Percussion

Percussion instruments are instruments that produce sound when they are struck with something.  These instruments are often the most basic instruments and usually make up the majority of ancient instruments.  Percussion instruments commonly seen in today’s setting are instruments like the kettle drum, the snare drum the cymbals and even the cowbell.  Other percussion instruments are shown below.

Percussion instruments are often put into two major categories: the idiophone, and the membranophone.  Each type of instrument has their own specific way of producing a sound.  The idiophone produces its sound by vibrating throughout the entire object.  Instruments like this are the triangle and the cowbell which do not vibrate only in one part of the instrument but instead throughout.  Additionally, each bar of the xylophone is an idiophone since the entire bar is vibrating (Shown below).  The next type of percussion instrument is the membranophone which produces sound when the membrane is struck.  This is just about every drum as not the entire instrument is vibrating but just the head of the drum where some sort of membrane is stretched over the top of it.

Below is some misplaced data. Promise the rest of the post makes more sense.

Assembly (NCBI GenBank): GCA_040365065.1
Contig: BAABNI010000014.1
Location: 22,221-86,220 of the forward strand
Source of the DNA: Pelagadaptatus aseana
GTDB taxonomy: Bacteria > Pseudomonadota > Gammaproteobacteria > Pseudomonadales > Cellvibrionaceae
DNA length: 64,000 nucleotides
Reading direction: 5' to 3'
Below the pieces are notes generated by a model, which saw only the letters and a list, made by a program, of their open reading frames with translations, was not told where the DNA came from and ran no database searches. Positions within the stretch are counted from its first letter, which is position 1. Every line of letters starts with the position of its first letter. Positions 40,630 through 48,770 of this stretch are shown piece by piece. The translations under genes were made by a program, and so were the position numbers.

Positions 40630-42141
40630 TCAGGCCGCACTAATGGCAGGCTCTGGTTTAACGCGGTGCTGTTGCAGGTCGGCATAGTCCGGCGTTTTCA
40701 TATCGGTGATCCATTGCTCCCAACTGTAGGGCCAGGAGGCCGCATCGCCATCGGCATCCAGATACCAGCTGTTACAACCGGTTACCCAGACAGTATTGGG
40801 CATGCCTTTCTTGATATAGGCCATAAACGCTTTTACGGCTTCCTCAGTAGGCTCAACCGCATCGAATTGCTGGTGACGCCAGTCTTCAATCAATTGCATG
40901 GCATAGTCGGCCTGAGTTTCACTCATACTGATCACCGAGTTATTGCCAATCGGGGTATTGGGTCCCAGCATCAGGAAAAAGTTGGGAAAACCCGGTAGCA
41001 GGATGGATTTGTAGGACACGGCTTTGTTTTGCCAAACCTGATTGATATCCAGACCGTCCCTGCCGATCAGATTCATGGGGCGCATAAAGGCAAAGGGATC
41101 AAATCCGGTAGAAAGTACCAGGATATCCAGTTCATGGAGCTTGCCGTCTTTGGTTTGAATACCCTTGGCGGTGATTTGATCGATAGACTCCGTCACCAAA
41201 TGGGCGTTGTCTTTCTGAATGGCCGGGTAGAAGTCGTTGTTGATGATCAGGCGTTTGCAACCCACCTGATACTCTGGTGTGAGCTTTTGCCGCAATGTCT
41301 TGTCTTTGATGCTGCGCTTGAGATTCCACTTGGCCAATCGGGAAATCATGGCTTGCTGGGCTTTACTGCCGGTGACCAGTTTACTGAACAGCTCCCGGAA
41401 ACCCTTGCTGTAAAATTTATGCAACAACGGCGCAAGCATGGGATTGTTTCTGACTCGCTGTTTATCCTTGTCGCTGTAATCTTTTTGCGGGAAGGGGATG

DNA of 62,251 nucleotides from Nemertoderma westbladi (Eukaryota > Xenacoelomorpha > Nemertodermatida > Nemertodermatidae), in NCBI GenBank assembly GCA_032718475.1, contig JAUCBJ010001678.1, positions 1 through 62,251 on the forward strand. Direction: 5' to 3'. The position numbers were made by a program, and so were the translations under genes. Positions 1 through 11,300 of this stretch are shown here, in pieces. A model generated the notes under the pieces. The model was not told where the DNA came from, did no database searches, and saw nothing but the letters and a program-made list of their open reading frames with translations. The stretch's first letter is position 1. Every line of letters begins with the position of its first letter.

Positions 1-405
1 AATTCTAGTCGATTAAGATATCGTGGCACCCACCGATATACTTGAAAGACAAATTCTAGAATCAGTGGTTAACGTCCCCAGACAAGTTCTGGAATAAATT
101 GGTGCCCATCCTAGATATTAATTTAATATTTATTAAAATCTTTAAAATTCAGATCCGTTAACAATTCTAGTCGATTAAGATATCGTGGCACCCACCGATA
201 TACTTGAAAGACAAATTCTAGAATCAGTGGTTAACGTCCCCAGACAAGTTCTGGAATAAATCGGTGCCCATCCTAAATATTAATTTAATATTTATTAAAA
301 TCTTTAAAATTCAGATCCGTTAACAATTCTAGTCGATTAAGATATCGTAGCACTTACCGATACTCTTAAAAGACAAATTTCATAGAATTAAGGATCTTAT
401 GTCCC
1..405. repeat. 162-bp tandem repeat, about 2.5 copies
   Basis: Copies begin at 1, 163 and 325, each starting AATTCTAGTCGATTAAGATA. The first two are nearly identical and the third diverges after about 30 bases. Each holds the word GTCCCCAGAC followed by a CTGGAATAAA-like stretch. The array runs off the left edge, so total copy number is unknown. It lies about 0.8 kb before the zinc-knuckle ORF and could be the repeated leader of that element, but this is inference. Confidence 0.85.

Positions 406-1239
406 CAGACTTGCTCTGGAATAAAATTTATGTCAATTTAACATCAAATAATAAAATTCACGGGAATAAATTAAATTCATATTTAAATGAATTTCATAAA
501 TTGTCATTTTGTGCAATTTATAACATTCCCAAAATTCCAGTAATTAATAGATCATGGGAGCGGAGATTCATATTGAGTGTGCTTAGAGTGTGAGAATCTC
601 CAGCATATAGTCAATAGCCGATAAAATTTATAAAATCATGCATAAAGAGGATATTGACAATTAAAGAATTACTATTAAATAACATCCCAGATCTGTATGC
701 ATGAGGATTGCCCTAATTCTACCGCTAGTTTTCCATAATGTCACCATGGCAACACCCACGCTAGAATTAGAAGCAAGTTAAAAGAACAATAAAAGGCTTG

People always ask, ” what type of instrument is the piano? Is it a string instrument or is it percussion?” The reason why this question is often raised is due to the fact that the piano combines both the characteristics of a string and percussion instrument. It is considered a stringed instrument because of the strings that vibrate within the instrument which causes the musical notes to be produced. At the same time, as each key is pressed, a hammer is triggered to hit the string which causes the vibrations. The piano is often viewed as a percussion instrument when it is playing along with an orchestra, because a majority of the time, it is accompanying the orchestra. Musicologists have classified the piano as a, ” keyed zither,” which is an instrument with strings played by with keys.

 

Steinway Piano

Steinway Piano

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